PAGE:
30 questions about the Queer Magical Doorstop

30 questions about the Queer Magical Doorstop

At the beginning of May, Twitter user @KMWhite18 posted a month’s worth of questions about LGBT-themed works in progress, so writers could tell each other more about their books.

Months are important in the WIP I’ve started to call the Queer Magical Doorstop (more about it here, and it will be, very much, each of those three things). Characters have superstitions about midsummer. They project myths on to the calendar like Robert Graves did when he invented a symbolic year around his pseudo-Celtic cycle of folkloric trees. Two women who are each other’s reflections are doomed to confront each other like the oak-king and holly-king of old as the year turns, so that one can reign supreme. Or that’s what stories not written by queer women say has to happen.

Months, and rituals, are important in this book. So of course I didn’t start answering anything until the middle of May.

This is more or less what I told Twitter.

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#1: Introduce yourself!

(yes, I know it’s already the 19th of May): genderqueerish lesbian writer born in London, living in Hull these days, probably became an academic because I never found a blue police box.

(Actually, I do have one, which looks a bit like this; it just doesn’t go vworp vworp any more.)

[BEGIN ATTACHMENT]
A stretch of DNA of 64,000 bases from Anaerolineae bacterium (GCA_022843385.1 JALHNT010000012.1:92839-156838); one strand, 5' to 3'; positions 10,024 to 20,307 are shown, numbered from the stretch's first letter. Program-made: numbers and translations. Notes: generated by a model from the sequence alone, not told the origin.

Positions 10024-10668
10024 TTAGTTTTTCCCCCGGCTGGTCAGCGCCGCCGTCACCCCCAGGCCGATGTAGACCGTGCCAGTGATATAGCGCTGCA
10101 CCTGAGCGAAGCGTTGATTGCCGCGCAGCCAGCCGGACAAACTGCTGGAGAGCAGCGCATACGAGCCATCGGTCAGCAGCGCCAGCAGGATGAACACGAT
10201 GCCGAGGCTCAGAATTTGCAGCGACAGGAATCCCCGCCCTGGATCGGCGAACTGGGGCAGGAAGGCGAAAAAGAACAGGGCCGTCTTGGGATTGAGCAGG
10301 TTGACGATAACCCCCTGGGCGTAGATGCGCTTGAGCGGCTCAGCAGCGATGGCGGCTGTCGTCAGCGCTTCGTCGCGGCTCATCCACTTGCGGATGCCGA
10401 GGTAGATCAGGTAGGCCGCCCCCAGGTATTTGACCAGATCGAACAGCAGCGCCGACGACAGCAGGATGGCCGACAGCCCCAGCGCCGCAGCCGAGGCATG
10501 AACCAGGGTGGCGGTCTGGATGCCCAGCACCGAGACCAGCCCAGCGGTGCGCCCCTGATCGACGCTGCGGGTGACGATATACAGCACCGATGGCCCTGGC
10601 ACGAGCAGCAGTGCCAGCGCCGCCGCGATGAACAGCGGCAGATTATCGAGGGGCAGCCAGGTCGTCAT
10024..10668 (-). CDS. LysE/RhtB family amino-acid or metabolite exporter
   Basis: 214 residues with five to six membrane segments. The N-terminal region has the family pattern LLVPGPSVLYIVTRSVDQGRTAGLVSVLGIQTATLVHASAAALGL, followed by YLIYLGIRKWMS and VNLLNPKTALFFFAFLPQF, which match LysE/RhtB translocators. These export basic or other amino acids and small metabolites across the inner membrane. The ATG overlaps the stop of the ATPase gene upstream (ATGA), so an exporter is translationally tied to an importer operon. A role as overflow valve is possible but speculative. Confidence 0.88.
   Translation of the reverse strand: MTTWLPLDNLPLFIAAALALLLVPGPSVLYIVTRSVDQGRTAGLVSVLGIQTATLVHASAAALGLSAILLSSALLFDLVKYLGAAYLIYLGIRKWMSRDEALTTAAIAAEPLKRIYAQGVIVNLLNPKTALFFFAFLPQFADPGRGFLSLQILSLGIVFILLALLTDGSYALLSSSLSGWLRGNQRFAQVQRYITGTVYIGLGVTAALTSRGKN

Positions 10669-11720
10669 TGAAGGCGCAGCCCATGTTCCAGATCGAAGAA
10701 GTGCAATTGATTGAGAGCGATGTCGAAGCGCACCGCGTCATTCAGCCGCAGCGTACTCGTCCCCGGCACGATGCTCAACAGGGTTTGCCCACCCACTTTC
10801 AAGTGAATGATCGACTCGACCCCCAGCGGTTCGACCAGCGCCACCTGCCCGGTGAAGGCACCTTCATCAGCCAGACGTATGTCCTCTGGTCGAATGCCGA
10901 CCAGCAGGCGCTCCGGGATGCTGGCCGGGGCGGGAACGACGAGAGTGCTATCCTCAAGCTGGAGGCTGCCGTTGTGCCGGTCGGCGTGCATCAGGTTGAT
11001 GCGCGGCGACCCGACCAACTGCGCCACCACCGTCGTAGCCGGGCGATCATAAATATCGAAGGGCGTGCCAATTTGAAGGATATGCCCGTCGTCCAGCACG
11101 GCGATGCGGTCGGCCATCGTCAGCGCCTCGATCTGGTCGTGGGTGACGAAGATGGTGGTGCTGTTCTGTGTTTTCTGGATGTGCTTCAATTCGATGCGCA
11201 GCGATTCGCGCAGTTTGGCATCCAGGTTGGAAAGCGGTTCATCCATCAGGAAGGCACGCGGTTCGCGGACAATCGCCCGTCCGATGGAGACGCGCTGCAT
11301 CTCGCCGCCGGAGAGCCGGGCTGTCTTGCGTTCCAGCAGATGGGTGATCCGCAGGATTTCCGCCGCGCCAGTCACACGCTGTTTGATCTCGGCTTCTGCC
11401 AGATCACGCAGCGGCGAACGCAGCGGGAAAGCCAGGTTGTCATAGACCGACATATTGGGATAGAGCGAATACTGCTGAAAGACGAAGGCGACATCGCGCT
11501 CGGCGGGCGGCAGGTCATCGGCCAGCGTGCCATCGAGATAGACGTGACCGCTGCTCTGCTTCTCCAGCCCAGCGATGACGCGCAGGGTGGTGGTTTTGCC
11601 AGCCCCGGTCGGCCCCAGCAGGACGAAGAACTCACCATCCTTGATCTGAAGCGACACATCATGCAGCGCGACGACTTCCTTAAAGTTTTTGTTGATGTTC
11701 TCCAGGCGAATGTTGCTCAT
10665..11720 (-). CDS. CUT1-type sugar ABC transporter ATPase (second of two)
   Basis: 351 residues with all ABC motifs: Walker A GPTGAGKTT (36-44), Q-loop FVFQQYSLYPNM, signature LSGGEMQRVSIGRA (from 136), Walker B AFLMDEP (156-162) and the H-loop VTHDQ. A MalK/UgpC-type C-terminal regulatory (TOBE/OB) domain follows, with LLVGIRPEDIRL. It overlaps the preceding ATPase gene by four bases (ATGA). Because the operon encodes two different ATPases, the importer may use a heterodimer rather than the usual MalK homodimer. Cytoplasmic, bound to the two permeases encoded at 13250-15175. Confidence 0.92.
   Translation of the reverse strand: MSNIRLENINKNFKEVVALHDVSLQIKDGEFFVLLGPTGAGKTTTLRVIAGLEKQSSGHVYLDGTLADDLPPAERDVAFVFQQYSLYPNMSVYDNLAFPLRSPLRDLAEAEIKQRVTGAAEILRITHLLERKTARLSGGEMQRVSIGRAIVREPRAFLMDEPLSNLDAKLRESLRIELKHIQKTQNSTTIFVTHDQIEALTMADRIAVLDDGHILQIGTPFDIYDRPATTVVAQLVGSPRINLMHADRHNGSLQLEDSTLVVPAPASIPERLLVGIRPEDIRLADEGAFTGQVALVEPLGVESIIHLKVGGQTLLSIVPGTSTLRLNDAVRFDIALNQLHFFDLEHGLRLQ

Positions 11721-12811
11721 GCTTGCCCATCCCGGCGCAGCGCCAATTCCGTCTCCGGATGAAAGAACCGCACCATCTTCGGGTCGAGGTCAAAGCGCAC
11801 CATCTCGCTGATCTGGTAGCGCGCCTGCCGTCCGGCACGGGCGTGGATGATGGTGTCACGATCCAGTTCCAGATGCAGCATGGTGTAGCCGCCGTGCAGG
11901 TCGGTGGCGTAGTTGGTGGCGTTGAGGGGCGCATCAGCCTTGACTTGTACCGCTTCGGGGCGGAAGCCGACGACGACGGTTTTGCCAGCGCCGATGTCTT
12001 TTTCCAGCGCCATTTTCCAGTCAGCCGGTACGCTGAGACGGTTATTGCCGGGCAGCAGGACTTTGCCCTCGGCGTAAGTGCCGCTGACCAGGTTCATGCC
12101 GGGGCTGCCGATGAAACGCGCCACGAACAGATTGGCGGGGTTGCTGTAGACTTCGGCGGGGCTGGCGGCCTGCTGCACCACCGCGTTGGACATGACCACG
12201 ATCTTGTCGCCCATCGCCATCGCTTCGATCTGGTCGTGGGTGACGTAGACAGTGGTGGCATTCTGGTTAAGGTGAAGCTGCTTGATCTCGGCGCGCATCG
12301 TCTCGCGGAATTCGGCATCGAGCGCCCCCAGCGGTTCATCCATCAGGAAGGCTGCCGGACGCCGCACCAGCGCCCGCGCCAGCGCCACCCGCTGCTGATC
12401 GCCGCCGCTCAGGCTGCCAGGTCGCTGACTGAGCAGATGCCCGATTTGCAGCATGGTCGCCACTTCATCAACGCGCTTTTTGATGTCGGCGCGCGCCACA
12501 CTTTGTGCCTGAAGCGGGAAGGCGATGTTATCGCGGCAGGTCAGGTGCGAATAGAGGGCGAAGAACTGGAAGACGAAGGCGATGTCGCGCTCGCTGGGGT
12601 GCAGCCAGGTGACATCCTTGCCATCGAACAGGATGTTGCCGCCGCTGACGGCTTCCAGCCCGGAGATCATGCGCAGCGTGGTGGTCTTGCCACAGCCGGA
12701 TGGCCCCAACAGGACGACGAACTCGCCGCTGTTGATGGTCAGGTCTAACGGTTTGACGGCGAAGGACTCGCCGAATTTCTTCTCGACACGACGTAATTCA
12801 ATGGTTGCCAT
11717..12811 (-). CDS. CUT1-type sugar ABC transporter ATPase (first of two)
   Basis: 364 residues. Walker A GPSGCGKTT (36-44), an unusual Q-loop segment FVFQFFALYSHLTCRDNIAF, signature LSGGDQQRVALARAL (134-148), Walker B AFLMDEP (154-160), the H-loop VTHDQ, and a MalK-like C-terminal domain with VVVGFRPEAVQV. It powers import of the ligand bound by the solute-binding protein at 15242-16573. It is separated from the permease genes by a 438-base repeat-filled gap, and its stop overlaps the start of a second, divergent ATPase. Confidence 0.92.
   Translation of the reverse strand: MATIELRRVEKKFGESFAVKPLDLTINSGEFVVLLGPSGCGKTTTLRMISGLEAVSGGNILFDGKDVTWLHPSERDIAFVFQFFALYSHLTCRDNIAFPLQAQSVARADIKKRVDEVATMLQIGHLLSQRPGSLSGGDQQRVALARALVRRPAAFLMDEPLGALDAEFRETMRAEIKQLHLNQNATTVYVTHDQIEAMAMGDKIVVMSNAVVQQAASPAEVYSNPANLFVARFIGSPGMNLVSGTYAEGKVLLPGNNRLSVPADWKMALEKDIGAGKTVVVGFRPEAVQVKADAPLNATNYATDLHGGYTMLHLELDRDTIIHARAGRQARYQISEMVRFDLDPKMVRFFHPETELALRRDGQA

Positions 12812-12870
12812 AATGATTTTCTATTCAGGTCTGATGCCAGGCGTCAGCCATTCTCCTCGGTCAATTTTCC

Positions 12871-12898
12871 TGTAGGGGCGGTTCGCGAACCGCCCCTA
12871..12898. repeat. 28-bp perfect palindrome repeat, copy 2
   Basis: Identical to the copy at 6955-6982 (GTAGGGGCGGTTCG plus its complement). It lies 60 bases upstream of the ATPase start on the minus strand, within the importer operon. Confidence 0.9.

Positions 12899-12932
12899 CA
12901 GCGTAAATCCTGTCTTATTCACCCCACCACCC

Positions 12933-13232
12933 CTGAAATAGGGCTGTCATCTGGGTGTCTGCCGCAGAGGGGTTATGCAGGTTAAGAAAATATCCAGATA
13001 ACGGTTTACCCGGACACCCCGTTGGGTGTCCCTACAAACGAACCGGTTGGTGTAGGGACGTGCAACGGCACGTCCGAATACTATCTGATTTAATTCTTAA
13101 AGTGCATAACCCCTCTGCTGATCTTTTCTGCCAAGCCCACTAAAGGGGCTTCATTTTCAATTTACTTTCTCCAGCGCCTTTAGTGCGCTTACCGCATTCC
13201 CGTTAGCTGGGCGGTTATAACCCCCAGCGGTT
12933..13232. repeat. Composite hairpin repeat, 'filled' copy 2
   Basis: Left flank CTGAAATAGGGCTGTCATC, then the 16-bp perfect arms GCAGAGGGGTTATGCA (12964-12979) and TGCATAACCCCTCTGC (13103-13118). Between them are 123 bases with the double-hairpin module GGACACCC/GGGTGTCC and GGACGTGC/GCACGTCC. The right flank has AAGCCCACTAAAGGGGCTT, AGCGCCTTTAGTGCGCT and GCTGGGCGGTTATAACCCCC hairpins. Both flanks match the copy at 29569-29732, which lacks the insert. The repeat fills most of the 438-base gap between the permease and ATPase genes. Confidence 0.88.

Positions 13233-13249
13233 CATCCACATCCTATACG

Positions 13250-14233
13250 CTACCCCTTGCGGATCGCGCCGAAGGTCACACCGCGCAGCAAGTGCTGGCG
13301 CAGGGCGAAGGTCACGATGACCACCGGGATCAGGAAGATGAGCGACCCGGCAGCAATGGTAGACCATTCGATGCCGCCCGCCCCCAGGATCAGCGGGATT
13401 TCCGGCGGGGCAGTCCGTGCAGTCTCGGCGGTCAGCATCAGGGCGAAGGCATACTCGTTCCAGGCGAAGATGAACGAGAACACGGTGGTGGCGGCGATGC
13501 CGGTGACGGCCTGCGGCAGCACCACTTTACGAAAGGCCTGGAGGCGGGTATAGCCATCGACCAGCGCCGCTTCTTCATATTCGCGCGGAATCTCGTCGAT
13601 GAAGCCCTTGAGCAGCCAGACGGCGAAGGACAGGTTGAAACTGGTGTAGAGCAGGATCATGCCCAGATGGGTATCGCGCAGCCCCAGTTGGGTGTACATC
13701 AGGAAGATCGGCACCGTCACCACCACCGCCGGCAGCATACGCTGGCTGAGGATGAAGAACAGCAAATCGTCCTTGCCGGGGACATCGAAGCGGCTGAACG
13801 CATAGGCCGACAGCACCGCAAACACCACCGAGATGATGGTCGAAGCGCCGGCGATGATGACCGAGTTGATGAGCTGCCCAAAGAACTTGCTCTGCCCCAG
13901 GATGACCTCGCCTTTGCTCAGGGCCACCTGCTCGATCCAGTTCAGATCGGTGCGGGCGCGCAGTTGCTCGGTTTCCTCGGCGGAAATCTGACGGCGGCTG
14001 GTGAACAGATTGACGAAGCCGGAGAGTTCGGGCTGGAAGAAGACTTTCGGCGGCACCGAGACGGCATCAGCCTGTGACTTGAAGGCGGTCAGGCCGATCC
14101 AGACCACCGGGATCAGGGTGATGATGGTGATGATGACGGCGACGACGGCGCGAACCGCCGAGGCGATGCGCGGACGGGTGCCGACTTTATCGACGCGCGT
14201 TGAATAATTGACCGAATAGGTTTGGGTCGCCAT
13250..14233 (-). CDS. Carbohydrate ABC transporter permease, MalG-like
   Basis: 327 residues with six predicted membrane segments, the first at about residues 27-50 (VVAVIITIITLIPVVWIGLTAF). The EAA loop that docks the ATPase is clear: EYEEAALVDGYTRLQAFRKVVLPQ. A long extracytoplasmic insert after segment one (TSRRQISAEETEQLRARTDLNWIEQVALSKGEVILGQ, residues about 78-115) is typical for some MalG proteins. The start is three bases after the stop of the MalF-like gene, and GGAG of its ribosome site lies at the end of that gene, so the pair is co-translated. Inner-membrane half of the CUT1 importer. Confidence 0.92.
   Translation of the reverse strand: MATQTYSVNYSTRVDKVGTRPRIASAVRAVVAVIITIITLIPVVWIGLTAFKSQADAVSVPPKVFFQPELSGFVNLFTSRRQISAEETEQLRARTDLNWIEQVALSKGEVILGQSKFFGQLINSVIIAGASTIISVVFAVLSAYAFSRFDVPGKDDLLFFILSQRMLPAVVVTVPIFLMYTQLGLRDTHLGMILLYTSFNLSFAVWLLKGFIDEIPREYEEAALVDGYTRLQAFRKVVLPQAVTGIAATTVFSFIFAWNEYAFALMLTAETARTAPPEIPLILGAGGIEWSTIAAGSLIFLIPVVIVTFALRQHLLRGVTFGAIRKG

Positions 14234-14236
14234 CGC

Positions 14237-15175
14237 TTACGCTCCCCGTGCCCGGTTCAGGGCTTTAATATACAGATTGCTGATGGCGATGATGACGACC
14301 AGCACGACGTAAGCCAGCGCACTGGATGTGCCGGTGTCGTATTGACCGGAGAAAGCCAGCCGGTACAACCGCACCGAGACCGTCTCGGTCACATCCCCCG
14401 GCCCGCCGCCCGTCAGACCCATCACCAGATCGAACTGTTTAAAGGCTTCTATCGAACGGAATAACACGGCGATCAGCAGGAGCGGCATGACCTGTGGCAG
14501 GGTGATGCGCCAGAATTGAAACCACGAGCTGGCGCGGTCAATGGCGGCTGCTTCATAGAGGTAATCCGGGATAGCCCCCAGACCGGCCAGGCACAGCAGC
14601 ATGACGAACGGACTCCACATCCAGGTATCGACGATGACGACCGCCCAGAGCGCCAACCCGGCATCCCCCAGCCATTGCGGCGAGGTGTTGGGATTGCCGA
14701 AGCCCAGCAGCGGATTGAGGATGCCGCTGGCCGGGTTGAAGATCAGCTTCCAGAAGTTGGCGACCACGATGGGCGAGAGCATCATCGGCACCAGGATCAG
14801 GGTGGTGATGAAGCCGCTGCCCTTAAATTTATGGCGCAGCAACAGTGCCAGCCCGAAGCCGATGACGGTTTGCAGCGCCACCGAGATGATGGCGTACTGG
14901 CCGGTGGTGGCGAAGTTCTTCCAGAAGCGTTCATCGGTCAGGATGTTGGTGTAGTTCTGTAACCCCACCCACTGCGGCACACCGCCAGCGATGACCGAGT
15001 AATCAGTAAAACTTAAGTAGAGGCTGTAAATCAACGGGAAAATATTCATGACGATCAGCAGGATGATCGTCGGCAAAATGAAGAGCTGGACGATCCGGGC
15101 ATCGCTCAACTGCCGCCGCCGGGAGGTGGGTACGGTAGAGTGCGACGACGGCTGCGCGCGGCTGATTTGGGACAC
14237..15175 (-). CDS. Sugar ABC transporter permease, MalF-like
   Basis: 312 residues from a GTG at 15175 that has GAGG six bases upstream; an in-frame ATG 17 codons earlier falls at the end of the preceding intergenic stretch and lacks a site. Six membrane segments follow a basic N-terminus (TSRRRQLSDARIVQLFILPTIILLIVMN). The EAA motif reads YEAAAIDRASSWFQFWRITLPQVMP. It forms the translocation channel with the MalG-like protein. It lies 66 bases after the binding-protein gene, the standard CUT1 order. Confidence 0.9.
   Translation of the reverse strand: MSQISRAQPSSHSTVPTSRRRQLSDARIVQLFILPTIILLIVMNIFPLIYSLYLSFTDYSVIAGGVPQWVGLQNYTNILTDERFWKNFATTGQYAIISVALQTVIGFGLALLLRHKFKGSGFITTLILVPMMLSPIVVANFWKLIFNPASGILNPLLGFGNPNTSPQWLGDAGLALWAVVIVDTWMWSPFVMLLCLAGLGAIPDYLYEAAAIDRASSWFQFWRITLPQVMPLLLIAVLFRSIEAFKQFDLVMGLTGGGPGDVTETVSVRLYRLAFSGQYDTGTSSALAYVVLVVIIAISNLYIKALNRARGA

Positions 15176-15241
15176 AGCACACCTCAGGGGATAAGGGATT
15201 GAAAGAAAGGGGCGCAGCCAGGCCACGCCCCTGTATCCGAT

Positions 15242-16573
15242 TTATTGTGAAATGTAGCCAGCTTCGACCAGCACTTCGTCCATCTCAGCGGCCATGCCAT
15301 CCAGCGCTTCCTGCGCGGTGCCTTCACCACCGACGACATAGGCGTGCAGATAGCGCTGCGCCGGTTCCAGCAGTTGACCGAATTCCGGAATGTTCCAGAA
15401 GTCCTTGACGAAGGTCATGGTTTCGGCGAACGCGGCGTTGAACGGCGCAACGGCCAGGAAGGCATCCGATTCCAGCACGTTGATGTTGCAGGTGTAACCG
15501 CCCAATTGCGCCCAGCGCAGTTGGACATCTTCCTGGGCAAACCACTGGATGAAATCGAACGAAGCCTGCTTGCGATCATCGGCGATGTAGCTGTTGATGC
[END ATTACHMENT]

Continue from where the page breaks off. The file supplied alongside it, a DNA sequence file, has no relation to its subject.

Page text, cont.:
#2: Pitch your WIP

I always want to say ‘lesbian JONATHAN STRANGE & MR NORRELL with a WICKED + THE DIVINE complex’ but then I’m never sure who reads , so I’ll say it here instead.

#3: Your main character in five objects

There are two MCs.

Meet Maria… and there’s a reason most of these are broken.

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And meet Anya, who’d have overthought these even more than me. (I’m still not sure I’ve got her the right trees.)

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#4: A line capturing your WIP’s atmosphere

‘The shadow falls across her eyes and mine, companion to hero, heir to king, double to double, or newcomer to star.’

(Or we could go with someone sounding off about the mythological resonance of Shakespear’s Sister.)

(That quote’s in Anya’s voice, though. Maria… does not sound like that. Though she can sound off about the mythological resonance of Shakespear’s Sister.)

#5: Does your WIP focus on the ‘queer experience’?

They’re lesbian magicians trying to make their mark on 20 years of queer history and fashion, and stop the government mastering magic before they do. So, a little bit.

#6: What inspired this WIP?

The short answer involves seeing this comic panel in 2015 and realising how close it came to a character I already wanted to write about, who’ll turn up in here.